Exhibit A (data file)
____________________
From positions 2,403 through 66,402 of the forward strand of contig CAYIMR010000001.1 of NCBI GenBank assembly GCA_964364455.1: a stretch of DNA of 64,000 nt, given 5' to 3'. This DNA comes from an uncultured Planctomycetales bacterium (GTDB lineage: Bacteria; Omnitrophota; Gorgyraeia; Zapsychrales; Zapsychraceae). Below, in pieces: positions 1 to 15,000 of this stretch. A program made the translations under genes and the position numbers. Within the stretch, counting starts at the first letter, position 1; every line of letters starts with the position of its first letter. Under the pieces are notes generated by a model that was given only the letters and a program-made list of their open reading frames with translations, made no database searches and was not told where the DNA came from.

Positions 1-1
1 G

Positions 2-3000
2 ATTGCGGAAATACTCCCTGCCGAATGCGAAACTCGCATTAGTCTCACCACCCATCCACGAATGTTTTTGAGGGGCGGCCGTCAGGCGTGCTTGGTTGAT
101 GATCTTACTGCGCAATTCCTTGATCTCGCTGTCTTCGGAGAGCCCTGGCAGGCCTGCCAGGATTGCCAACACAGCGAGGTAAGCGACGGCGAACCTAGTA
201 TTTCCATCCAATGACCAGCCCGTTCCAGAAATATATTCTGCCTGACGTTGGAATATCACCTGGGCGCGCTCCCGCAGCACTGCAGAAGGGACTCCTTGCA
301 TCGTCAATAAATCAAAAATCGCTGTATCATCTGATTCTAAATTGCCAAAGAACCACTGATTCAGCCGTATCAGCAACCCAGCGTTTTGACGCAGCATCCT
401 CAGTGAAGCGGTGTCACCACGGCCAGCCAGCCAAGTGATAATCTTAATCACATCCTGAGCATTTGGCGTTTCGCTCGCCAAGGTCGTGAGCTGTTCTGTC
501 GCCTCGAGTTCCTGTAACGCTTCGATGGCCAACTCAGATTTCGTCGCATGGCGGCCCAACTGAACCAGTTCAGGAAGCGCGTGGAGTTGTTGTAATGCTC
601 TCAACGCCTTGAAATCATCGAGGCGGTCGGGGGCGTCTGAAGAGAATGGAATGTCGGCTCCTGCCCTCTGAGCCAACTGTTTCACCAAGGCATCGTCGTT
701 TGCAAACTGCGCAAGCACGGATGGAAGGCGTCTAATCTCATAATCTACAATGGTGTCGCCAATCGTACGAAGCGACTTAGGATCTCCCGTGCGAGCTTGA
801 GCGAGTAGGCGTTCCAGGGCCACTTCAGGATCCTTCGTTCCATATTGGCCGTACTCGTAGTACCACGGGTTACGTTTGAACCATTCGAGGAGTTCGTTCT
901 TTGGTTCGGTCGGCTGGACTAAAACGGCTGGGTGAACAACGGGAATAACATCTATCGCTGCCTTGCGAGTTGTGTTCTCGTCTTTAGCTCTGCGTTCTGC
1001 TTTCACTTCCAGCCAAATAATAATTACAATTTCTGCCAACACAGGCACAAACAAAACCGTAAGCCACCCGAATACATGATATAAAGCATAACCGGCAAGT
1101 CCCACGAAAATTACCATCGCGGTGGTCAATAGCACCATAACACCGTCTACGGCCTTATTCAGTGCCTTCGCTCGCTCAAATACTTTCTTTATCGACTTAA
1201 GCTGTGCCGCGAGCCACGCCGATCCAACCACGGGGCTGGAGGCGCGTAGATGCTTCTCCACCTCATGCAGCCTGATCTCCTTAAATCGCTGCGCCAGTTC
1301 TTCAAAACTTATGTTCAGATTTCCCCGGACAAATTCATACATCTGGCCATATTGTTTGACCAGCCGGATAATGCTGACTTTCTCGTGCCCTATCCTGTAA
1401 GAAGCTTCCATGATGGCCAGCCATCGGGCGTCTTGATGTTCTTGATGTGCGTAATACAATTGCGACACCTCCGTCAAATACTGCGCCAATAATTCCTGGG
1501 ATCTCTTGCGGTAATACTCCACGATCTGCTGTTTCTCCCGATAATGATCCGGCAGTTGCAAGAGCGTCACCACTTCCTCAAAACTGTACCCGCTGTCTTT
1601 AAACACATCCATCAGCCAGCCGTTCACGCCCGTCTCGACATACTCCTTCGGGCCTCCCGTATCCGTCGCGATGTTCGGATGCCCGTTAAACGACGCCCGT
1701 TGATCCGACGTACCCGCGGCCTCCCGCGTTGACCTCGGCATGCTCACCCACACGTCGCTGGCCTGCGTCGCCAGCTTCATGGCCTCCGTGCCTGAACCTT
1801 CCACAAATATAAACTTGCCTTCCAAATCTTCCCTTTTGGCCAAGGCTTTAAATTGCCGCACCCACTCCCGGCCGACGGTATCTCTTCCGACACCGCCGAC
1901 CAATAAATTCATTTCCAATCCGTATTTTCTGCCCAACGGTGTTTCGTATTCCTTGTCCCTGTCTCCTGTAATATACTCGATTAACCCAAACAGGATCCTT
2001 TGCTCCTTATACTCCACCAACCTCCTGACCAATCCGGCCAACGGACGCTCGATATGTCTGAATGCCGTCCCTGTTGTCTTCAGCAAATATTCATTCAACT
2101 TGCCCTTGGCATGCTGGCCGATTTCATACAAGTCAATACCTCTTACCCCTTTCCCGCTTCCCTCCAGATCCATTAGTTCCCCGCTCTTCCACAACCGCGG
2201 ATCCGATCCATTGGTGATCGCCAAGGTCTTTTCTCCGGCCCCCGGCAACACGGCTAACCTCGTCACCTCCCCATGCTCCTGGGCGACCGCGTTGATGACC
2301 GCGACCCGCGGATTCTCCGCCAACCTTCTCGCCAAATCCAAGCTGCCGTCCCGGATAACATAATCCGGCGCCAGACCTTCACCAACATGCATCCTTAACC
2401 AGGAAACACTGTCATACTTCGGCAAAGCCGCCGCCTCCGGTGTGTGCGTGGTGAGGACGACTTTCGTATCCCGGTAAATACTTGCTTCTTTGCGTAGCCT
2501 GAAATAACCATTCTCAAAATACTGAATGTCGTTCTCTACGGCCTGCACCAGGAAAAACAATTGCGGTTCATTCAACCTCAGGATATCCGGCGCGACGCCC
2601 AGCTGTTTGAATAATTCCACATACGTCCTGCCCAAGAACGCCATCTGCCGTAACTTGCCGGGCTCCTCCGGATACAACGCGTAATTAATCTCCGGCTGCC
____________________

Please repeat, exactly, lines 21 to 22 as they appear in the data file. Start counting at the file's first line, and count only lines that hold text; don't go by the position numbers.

1601 AAACACATCCATCAGCCAGCCGTTCACGCCCGTCTCGACATACTCCTTCGGGCCTCCCGTATCCGTCGCGATGTTCGGATGCCCGTTAAACGACGCCCGT
1701 TGATCCGACGTACCCGCGGCCTCCCGCGTTGACCTCGGCATGCTCACCCACACGTCGCTGGCCTGCGTCGCCAGCTTCATGGCCTCCGTGCCTGAACCTT